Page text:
By BRUCE DENNILL
The Patisserie, Post Office Centre, Rudd Road, Illovo, Johannesburg
Going for lunch at The Patisserie in Illovo’s Post Office Centre is like stepping into Alice’s larder in Wonderland. Everything pulses with psychedelic colours, with the whole artfully stacked ensemble of presentation boxes, bell jars, teapots and designer bowls wrapped in candy-striped pink, a decor choice that makes the little bistro stand out from its more conservative neighbours.
It’s a small place, a boutique, but the appealing clutter means it does not, can not. feel stuffy. Before you sit down on the feathery iron chairs – swirling patterns making the material look lighter than it is – take time to explore the displays, filled to bursting with cupcakes, chocolate brownies, macaroons. petit fours, biscuits and cake.
Then sit down and order something a little more substantial so that the sugar rush you’d get if you just stuck with the sweet stuff doesn’t knock you out flat. On the savoury side there are various egg-related breakfast options, fruit salads and quiches for vegetarians and pies – a choice of just chicken or beef, in a rare, relatively unimaginative touch. The beef pie, however, though a long way down the list in terms of artistic presentation in a venue built around that quality, is sublime, with the meat inside so tender Nicholas Sparks may write a book about it one day.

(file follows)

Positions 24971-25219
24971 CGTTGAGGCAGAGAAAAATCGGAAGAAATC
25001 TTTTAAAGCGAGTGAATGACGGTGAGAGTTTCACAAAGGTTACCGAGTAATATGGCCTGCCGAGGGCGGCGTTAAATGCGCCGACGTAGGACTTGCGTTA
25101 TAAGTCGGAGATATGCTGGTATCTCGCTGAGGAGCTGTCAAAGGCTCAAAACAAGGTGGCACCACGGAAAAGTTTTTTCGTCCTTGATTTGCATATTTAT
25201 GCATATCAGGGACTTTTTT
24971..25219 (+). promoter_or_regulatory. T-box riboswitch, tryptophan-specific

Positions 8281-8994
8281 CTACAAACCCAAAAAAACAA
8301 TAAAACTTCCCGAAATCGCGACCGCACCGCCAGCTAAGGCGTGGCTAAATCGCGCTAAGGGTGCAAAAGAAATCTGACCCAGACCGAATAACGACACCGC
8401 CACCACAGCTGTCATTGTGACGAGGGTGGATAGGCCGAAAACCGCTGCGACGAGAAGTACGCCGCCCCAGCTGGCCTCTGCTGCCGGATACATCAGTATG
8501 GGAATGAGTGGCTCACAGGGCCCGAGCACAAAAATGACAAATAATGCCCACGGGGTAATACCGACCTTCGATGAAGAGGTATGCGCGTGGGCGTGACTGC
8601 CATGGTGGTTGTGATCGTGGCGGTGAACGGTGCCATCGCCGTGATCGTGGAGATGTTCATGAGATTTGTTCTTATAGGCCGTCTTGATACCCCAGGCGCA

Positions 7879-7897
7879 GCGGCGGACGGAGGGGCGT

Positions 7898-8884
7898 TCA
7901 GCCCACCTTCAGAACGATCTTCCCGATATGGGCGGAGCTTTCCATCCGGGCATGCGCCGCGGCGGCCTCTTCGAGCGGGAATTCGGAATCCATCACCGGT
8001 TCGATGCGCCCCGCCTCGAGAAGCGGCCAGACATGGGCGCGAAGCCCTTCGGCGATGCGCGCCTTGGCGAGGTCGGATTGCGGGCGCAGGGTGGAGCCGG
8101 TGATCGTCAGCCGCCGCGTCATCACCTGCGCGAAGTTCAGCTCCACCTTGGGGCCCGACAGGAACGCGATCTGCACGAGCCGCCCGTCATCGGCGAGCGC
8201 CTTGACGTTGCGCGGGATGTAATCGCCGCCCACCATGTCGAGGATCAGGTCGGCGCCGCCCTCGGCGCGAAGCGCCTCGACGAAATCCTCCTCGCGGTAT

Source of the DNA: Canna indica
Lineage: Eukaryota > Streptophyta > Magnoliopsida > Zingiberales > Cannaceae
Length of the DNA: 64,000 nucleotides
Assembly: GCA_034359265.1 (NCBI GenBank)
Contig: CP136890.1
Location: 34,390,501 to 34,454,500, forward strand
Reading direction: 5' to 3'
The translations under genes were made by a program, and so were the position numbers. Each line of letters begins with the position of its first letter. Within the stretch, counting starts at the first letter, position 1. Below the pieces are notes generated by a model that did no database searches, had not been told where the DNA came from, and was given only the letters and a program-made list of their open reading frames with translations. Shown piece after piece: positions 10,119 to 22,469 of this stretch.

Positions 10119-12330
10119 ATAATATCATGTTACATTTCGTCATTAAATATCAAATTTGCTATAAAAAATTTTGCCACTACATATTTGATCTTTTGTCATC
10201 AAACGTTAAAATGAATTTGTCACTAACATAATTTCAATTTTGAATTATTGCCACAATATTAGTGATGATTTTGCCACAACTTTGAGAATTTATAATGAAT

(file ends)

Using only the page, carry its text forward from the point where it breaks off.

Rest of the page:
Happily, the mains dishes are all light meals, kept to a size that ensures that, even if you lick your plate clean, you’ll still have plenty of space for a Patisserie special – a macaroon, perhaps, or a red velvet cupcake.*
Whatever you are having from the speciality items list, make sure you wash it down with a cappuccino. The Patisserie doesn’t offer a range of sizes, sticking to the same sort of purist approach as the Paris bistros it draws its inspiration from in that regard. But the modest serving you do receive is beautifully made, and the baristas pride themselves on providing a stiff, tasty froth. There are a number of herbal teas on offer as well, but the quick, bitter bite of the coffee provides an ideal counterpoint to the sweetness of the baked treats.
The menu is not cheap: a small beef pie, two macaroons and a cappuccino will set you back just shy of R120. And if you’re in the mood for a more enthusiastic face-stuffing, that amount could very easily double. But the effect of the place – the effort put into making it more of an experience than just another culinary conveyor belt – plays a big role in keeping you in your seat the first time you visit, and wanting to go back, introducing new friends and colleagues to the venue.
Call it more than a coffee shop; perhaps less than a restaurant. Whatever. But get yourself there sometime for a lunch, a tea or to celebrate some worthy event. It’s an indulgence that should be excused as regularly as you can afford it.
* I prefer my cupcakes laced with honey and chocolate rather than essence of beetroot, and no argument about how trendy something is is going to convince me that cake shouldn’t taste like, you know, cake.